On this website we previously covered the excellent BBC documentary Fighting For Air. At the end of the programme, viewers were informed they could use an air quality postcode checker, enabling anyone in the UK to see how their area faired on a simple scale of 1 – 6. However, we delved into this for some areas of Bristol already covered by local council monitoring and were not convinced by the results.  

The checker considers only one of the 9 standards that apply to these 5 pollutants. This is the NO2 annual average, on a scale of 1 – 6. Where 6 is equal to an annual average NO2 concentration of 100µg/m3 or greater. This is slightly bizarre as any residential façade that exceeds 40µg/m3 is in breach of EU law.

Bristol Council has one of the most detailed and easy to use information maps of any council in the UK. One layer of this map is NO2 monitoring data from the diffusion tube network around the city. These are small tubes attached to lampposts, which record monthly average concentrations, which are then averaged over a year and verified by Defra. Comparing some of these results with the postcode checker gives some surprising results, shown in the table below:

The road featured in the documentary had an annual average NO2 of just over 40µg/m3. As mentioned, this is the legal threshold that applies at the windows of people’s houses. This level was clearly deemed necessary for action in the programme, yet some Bristol Streets with the same result are deemed to have “Good” air quality – a rating of only 1 out of 6.

Overall, the checker does not correlate with Bristol Councils monitoring results and it only refers to one of a host of pollutants that are part of the problem in Bristol.

Scientists knowledge of the impact of Air Pollution has on health is still in its infancy. Monitoring sites are few and far between and the technology for undertaking this is lacking. To pretend we have enough information to provide the public with a ‘one score’ ranking is misleading and hugely damaging to efforts of organisations such as Bristol Cycling, who are trying hard to raise awareness of the potential dangers of the current situation. It is also at odds with the precautionary principle.

We would point anyone in Bristol who wants an understanding of NO2 outside their house, to visit the council map mentioned above and select an Air Quality monitoring site on a road with similar traffic flows to theirs. Other pollutants can only be guessed at as monitoring is almost non existent.

A summary of the National Air Quality Objectives (NAQOs) that apply to Bristol:

Bristol, is one of the largest Air Quality Management Areas (AQMAs) in the UK, for Nitrogen Dioxide (NO2) and Particulate Matter <10µm (PM10). This means across the city pollutant concentrations of these have been breaching the National Air Quality Objectives (NAQOs), which are the government/EU target “safe” figures, across the city. These objectives  cover 14 different pollutants. Of these, 6 apply to Bristol. These are listed here.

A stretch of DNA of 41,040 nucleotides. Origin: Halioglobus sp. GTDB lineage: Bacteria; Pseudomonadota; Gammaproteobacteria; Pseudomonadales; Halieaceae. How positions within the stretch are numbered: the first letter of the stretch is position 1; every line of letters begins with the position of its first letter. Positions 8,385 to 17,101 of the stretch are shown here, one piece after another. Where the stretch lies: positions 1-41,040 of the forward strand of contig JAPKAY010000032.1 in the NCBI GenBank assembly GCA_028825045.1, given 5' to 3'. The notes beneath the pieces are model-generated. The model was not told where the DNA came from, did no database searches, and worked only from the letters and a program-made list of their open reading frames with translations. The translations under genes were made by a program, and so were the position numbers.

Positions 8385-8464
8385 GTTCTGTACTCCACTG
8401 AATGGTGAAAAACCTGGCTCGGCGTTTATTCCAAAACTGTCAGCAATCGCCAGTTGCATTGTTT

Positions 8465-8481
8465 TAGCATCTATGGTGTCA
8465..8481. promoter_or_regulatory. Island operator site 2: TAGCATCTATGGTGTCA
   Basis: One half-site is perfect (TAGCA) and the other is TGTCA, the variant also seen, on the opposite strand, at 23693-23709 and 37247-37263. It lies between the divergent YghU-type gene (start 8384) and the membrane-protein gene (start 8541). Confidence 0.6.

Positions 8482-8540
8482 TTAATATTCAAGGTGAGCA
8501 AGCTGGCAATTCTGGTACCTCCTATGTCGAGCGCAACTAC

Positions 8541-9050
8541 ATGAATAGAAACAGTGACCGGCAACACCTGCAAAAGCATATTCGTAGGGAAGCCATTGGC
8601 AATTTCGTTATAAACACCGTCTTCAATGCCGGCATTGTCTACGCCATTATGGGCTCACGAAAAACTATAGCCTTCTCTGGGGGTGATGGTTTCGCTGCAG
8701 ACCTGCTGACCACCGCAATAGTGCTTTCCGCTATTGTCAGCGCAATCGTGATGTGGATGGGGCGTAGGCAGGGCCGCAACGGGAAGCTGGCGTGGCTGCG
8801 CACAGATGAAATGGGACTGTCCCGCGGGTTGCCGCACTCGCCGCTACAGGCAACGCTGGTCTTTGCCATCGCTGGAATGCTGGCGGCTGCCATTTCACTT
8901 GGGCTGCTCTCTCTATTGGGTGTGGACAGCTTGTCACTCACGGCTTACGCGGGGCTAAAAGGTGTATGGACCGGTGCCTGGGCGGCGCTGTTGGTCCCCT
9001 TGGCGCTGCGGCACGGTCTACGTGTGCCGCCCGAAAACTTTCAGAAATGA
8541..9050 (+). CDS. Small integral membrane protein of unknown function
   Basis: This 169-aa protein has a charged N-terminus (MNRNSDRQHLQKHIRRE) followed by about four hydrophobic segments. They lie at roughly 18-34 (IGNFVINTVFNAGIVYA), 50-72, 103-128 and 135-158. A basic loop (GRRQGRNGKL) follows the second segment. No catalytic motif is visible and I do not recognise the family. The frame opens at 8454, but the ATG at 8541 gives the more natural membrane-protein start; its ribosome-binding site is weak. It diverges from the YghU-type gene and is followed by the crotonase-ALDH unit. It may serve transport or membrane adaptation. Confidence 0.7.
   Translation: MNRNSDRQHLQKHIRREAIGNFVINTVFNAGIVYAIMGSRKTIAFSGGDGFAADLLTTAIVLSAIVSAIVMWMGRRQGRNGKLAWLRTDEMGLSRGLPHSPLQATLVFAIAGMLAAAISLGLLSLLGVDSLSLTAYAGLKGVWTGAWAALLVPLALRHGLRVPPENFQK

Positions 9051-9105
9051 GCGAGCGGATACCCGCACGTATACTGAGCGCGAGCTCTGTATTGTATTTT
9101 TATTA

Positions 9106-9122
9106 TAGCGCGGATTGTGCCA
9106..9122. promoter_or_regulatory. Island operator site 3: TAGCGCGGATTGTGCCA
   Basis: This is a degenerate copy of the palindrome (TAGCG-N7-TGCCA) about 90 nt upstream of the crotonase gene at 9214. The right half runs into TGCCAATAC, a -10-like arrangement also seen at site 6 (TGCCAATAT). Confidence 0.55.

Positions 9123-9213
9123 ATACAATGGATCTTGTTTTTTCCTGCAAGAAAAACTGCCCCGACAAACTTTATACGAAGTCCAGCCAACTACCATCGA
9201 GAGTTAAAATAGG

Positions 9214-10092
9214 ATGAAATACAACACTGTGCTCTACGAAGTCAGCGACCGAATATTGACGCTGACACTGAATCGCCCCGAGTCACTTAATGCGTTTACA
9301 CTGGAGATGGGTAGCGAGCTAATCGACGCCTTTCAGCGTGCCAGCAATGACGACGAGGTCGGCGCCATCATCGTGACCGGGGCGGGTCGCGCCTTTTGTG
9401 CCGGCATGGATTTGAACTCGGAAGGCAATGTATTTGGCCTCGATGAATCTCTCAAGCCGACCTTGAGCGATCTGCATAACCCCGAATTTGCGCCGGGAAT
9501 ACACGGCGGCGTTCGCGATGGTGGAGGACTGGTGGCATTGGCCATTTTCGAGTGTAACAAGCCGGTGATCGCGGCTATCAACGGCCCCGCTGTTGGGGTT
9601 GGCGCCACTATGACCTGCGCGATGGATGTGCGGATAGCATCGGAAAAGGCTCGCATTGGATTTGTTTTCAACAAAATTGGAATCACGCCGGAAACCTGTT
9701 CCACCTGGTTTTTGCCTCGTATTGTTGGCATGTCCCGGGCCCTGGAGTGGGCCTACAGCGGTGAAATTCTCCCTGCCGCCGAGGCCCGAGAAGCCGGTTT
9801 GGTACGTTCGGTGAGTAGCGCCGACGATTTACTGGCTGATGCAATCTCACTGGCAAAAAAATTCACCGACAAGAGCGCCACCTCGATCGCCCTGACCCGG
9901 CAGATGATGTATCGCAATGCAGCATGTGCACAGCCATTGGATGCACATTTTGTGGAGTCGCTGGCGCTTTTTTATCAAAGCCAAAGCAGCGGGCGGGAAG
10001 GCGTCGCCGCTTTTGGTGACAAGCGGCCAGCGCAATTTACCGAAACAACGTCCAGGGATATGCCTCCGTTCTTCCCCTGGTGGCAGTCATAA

1. NOx – the precursor to NO2 that is emitted directly from combustion. Not in itself harmful to humans, but exacerbates eutrophication, which is the burden from excess nutrients on environments. The NAQO for ecologically sensitive areas (defined on this map) is an annual average concentration less than 30µg/m3.
  2. NO2 – NOx released by vehicles/gas boilers and other combustion sources reacts with sunlight/ozone and VOCs to form NO, NO2 and NO3. NO2 is harmful to human health. The NAQOs require annual average concentrations to be less than 40µg/m3 and hourly average concentrations should not exceed 200µg/m3 more than 18 times per year.
  3. PM10 – Particulates measuring less than 10µm. Bristol is an AQMA for PM10 meaning it has high levels. There is only one PM10 monitoring station in the city, so citywide levels are largely unknown. The NAQOs for PM10 is annual average concentrations less than 40µg/m3 and 24 hourly averages not to exceed 50µg/m3 more than 35 times a year.
  4. PM2.5 – Particulates less than 2.5µm. These particulates, when breathed into the lungs, are able to dissolve into the blood stream. Their impact on our health has not been researched extensively and is poorly understood. The  World Health Organisation (WHO) maintain that there is no safe level of PM10 and PM2.5 pollution. The UK NAQO is for annual average concentrations to be lower than 20µg/m3. A recent addition is a target to reduce concentrations 15% by 2020, an almost impossible achievement given that PM2.5 monitoring is almost non existent in the UK.
  5. Benzo(a)pyrene (BaP) – is released as a result of incomplete combustion, primarily wood smoke in urban areas. BaP falls under the Polycyclic Aromatic Hydrocarbon (PAH) family. It is a proven carcinogen. Annual Average concentrations should be less than 0.25ng/m3.
  6. Ozone – control of nitrogen oxides (NOX) emissions in the UK has led to an increase in ozone in urban areas. The NAQO is for an 8 hour average of 100µg/m3 not to be exceeded more than 10 times a year.